Eating in French Polynesia, as in France, is an almost sacred activity. Shops and businesses close from noon until two when the cafes and restaurants become filled with diners savouring their ‘dejeuner’.
There is a bewildering choice of cuisine: French provincial, traditional Tahitian, Chinese and, surprisingly popular, pizzerias serving some of the best pizzas I’ve ever eaten.
There’s even a new and popular Brazilian restaurant in Papeete, specialising in ‘Churrascaria do Brazil’, meat cooked in a similar way to our barbeques.
Snack bars abound also, serving quick, delicious meals of fish or chicken starting at about $15. As well as ‘a la carte’ offerings, most restaurants offer a ‘plat de jour’, a special of the day, while accompanying all meals are sliced ‘rounds’ of baguettes, the deliciously addictive French bread, which is always served fresh.
In all eateries, the food is served with great care and attention, in accordance with the French belief that dining is not merely a necessity, but also a pleasure and in some cases, even an art form.
This belief reaches its zenith in the many deluxe restaurants and resorts which punctuate the coastlines of Tahiti and its neighbouring Society Islands, especially Moorea and Bora Bora.
For example, in Le Meridien Tahiti, a luxurious resort hotel twenty-five minutes’ drive from Papeete, I was proudly introduced to the menu of their new lagoonside restaurant, Le Carre (‘The Square’) by the hotel’s executive chef, Frenchman Stephane Herrada.
His menu features typically Pacific ‘fusion’ food, such as roasted shrimps with vanilla, a duet of risotto brouilly and saffron flavour; fillet of beef and foie gras with truffle sauce and Duchesse of sweet potatoes.
The Meridien’s desserts are drool-inducing, paw tart, hazelnut soufflé, savarin cake with rum and fine fruit mousse. But here, be prepared to pay.
At ‘Le Carre’ – a hot or cold entrée, a main course and a dessert – costs 8500 Pacific francs, in New Zealand money, $136. Ay-yay-yay! (as the French say).
“Crunchy French bread with generous fillings of ham, chicken, beef or cheese”
But by shopping around, you can eat wonderfully well for a fraction of that price. Delectable ‘sandwiches’ of crusty, crunchy French bread, with generous fillings of ham, chicken, beef or cheese, are on offer everywhere from snack bars and cost about $4 each. A couple of these can keep a person going until evening.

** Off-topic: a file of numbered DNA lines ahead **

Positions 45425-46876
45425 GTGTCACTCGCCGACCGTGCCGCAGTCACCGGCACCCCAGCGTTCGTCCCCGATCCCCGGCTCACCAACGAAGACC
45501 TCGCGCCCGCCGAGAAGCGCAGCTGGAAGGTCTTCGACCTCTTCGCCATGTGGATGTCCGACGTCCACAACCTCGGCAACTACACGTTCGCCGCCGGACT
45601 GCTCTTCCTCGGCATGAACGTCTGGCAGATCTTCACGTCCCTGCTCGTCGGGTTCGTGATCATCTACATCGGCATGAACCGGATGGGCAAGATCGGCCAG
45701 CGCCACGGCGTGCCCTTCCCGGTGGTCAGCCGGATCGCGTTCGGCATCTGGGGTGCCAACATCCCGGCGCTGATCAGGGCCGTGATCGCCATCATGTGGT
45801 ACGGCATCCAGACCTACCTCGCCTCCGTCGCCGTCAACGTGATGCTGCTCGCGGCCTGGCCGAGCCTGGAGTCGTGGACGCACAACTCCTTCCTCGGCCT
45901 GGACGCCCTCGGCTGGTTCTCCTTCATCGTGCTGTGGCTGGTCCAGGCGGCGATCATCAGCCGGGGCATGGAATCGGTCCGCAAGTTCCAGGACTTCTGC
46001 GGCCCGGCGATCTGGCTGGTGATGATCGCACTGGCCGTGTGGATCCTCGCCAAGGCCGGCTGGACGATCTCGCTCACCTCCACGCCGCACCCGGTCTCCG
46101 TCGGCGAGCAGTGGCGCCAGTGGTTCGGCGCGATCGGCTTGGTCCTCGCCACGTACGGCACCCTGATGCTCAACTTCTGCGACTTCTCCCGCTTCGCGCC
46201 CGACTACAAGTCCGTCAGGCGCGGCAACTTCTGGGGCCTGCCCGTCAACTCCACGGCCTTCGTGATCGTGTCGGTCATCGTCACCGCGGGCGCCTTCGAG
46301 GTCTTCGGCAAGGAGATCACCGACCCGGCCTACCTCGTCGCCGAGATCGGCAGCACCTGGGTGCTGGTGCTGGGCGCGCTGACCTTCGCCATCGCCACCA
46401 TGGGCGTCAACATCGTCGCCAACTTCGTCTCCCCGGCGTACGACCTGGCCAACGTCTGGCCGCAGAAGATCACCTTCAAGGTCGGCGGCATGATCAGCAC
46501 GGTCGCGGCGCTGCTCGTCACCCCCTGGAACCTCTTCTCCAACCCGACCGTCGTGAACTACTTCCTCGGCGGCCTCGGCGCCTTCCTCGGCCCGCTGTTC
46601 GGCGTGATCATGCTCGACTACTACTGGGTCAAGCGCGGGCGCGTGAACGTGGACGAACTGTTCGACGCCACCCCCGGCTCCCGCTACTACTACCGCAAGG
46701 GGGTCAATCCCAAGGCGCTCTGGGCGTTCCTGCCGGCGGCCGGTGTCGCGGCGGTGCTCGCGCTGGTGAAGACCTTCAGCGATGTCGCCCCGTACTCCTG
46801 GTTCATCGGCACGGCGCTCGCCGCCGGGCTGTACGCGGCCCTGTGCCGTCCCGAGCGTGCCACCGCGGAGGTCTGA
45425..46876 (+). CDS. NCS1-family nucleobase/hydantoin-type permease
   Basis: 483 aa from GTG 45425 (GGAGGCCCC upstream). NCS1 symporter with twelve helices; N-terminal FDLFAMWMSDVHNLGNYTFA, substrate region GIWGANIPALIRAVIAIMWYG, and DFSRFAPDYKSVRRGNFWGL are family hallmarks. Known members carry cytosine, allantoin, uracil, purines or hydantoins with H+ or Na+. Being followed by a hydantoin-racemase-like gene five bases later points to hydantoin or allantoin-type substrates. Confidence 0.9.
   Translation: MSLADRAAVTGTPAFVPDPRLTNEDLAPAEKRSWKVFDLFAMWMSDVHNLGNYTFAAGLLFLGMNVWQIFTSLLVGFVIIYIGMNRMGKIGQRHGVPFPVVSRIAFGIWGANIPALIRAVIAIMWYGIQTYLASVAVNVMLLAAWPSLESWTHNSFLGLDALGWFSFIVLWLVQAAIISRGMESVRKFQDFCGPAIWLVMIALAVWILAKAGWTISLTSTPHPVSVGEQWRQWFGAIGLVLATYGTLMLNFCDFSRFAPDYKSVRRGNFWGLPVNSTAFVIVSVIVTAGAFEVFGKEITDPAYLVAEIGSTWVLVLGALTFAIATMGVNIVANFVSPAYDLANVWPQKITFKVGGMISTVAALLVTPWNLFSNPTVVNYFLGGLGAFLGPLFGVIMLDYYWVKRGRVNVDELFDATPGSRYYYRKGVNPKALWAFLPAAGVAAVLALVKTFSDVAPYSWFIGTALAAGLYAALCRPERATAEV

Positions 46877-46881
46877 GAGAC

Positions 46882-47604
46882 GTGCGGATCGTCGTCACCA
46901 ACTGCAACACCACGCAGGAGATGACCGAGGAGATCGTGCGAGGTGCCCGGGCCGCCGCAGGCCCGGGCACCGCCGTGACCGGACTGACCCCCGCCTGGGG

The best dining value of all is ‘less roulette, the little caravans that roll down to the waterfront in Papeete and the other towns as sunset approaches. Usually family-run, the roulettes offer a variety of chicken, steak, fish, pizza and other substantial meals, cooked over gas fires and costing about $20NZ.
They’re great places to eat, especially on Papeete’s paved dockside area, with a flaring, multi-coloured sunset over the peaks of Moorea providing a brilliant backdrop and with the locals strolling about ‘en Famille.
Accompanying the food in the restaurants is a wide selection from all the major regions of France.
Tropical cocktails are also something that must be tried. At Le Carre, Stephane Herrada offered me a speciality of his, consisting of blended white and dark rum, pineapple juice and grenadine, with slices of fresh pineapple adorning the rim of the large frosted glass.
It tasted gorgeous and made me feel as if my head had detached itself and was levitating somewhere several metres above my body. Limes, oranges, grapefruit, pineapples and coconut milk are all common ingredients in Tahitian cocktails.
The local beer, Hinano, is also excellent. And for those who don’t drink al–co–hol, fresh fruit juices – orange, pineapple and grapefruit – are available everywhere.
The cuisine of Tahiti is unique. Making the very best of fresh and nutritious local ingredients, the Tahitians, the French and the Chinese have produced a marvellous blend of Europe, Polynesia and the Orient.
Sampling this cuisine is one of the great joys of visiting French Polynesia. Bon appetite! as the locals entreat you, as they serve you your meal.